The NASCAR Cup Series will run at a very different distribution of tracks in 2021 than in any year past. Here’s the first in a series of posts looking at schedule changes and how they might impact drivers in 2021.
Let’s jump right in and start off by looking at the distribution of track types for 2021. What I call ‘Other’ tracks are Fontana, Indy, Michigan and Pocono.
The largest part of the NASCAR schedule are short tracks — tracks less than a mile-and-a-half in length. They make up a third of the schdule.
The next biggest class are the intermediate tracks. We won’t visit Kentucky or Chicagoland this year.
Comparison with 2019
I’m not comparing the changes in the schedule with 2020 just because 2020 was weird and the schedule had to change on the fly. So let’s compare 2021 with the last normal season.
Two types of tracks haven’t changed
- There are still four superspeedway races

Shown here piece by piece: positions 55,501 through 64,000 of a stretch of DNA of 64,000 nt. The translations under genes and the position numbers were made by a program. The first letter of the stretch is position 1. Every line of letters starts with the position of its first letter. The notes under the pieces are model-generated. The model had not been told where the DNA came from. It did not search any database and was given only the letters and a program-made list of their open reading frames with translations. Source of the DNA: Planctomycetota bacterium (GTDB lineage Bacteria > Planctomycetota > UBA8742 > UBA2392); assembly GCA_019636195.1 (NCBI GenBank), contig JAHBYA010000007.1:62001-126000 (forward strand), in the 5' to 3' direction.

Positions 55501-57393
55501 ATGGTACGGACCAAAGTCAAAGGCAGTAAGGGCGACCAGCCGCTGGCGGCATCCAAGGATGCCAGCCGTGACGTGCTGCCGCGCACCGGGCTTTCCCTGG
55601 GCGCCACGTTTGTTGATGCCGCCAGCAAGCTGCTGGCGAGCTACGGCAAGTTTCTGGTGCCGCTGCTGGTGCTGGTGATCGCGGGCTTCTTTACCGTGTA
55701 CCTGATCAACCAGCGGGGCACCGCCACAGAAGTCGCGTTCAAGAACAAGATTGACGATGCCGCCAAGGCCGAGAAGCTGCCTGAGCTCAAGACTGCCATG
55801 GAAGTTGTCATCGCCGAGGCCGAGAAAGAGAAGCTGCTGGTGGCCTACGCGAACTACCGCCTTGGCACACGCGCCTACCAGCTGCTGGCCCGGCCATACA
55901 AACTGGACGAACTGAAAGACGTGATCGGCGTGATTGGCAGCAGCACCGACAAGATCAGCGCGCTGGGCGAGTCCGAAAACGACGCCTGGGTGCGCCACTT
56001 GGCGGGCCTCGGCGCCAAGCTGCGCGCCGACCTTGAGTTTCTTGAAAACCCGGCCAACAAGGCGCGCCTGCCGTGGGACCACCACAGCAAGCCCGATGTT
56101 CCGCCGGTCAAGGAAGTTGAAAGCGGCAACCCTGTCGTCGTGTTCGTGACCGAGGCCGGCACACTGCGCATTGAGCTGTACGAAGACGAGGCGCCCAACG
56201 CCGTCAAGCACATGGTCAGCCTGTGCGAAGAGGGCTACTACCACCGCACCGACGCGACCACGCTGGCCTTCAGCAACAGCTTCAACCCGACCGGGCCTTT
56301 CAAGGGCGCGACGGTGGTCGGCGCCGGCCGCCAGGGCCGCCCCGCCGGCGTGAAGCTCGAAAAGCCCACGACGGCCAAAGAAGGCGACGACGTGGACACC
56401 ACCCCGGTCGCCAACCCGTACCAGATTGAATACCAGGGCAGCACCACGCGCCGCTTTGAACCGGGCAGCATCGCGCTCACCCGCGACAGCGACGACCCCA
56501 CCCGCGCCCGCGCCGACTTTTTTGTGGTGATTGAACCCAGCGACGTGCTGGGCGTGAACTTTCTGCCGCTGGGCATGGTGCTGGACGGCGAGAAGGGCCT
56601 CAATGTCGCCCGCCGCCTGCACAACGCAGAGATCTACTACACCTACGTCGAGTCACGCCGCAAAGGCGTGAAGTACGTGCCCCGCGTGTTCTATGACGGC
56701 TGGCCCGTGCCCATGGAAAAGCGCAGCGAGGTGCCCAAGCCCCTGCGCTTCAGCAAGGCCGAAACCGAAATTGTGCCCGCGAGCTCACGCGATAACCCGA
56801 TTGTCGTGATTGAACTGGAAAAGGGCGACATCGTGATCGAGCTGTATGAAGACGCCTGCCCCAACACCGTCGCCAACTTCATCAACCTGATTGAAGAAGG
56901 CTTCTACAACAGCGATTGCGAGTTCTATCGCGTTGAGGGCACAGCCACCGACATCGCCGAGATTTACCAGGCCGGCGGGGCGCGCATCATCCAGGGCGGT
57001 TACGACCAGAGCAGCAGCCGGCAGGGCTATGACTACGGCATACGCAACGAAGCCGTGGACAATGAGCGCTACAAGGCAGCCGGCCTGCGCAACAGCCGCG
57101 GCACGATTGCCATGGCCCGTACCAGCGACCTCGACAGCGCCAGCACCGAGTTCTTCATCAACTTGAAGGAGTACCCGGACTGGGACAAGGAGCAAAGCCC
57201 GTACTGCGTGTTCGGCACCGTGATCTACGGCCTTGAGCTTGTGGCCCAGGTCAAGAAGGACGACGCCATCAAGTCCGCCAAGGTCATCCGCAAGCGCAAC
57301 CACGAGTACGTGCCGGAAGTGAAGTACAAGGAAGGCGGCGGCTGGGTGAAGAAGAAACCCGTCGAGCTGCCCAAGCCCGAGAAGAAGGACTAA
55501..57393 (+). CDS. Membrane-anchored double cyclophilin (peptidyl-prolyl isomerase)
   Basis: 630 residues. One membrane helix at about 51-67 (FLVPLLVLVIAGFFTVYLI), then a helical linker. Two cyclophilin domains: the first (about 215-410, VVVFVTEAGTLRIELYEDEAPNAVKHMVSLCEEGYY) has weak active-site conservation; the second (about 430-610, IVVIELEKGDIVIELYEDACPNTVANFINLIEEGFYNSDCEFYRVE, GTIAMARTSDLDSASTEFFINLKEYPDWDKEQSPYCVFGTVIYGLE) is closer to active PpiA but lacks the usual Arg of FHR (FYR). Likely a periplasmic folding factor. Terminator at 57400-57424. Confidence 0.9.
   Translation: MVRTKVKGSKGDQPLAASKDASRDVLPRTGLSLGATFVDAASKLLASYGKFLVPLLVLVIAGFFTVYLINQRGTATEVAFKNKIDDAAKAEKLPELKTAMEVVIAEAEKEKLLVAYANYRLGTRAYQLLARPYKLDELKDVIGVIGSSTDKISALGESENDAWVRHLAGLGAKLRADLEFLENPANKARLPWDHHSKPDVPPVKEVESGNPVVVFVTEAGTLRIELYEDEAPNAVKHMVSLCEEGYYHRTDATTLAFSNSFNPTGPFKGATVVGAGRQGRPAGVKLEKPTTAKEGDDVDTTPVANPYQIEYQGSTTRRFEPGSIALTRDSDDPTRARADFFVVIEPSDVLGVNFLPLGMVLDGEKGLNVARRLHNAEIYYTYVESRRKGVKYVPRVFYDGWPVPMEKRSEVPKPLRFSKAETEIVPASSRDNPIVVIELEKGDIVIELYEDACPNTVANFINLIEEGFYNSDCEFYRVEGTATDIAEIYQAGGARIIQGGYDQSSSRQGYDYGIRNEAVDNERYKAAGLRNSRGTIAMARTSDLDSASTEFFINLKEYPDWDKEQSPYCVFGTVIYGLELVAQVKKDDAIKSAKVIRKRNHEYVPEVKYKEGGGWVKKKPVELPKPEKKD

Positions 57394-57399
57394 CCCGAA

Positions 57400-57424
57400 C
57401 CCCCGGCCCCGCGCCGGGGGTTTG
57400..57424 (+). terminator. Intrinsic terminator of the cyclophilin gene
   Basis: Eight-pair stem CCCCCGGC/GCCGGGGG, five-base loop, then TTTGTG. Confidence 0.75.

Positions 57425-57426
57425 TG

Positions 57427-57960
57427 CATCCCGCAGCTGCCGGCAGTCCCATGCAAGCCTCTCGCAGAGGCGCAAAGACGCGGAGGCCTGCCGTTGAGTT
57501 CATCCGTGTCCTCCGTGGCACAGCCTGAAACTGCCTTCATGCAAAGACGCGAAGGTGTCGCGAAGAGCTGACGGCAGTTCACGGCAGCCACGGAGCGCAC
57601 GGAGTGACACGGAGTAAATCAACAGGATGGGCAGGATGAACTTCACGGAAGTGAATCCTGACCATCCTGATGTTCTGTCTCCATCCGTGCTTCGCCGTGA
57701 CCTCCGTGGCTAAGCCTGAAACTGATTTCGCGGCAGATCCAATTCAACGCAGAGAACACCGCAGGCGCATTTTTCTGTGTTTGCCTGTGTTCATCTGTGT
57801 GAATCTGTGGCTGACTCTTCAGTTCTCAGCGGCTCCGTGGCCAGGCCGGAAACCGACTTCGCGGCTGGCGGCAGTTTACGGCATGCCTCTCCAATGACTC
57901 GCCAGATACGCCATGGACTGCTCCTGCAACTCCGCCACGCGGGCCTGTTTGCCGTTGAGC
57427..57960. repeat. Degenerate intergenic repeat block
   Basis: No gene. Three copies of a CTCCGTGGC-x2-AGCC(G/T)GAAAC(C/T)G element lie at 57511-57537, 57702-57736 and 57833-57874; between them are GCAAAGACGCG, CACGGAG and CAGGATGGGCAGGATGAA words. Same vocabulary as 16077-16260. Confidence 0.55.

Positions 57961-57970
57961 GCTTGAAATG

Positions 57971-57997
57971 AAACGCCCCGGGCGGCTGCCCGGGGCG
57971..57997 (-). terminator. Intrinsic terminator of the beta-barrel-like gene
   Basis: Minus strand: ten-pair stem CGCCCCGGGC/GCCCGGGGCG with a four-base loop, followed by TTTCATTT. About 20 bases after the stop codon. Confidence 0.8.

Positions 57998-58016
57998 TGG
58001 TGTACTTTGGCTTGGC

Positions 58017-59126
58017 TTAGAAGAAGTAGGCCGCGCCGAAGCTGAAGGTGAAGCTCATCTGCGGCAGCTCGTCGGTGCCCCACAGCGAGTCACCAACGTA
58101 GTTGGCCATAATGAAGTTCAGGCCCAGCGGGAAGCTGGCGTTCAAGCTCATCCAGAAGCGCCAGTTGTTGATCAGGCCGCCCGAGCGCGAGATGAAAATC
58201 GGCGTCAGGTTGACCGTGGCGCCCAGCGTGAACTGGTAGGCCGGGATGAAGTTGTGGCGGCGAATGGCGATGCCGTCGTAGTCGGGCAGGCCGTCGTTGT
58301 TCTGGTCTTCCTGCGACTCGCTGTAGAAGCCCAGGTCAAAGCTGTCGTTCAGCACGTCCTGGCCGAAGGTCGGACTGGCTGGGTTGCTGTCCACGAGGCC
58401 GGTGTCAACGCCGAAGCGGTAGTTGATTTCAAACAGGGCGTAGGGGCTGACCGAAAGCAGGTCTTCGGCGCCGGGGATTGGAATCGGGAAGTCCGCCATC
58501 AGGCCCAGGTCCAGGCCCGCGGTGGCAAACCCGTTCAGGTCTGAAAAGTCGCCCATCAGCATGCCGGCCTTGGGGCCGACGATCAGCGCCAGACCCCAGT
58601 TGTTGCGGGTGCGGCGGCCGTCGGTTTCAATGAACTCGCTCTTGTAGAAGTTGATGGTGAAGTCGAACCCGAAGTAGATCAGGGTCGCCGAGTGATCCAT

- Short tracks still make up a third of the schedule.
But we see significant shifts in other track types
- Road Courses more than double, going from 8.3% of the schedule to 19.4% in 2021. That’s a total of 7 road course races in 2021.
- Intermediate-track races are down from 30.6% to a quarter of the schedule.
- ‘Other’ tracks do the reverse of the road-course tracks, going from 16.7% to 8.3%
- Finally, we’ve got NASCAR’S first Cup-level dirt race in 2021. The ‘2.8%’ label was too big to squeeze into that little piece of the pie.
A Historical Look at Schedules
I went back to 1990 and looked at how the number of races and the types of tracks run have changed over the years. The result is the waterfall graph below.
I like this graph because you can really see how NASCAR changed in the 2000s with the addition of more intermediate tracks. The number of short tracks hasn’t gone down in absolute numbers, but it has gone down in real numbers because the number of races run in a season has gone up.
I’ll look at which drivers (current and historical) have dominated at each type of track. The first up is the superspeedways.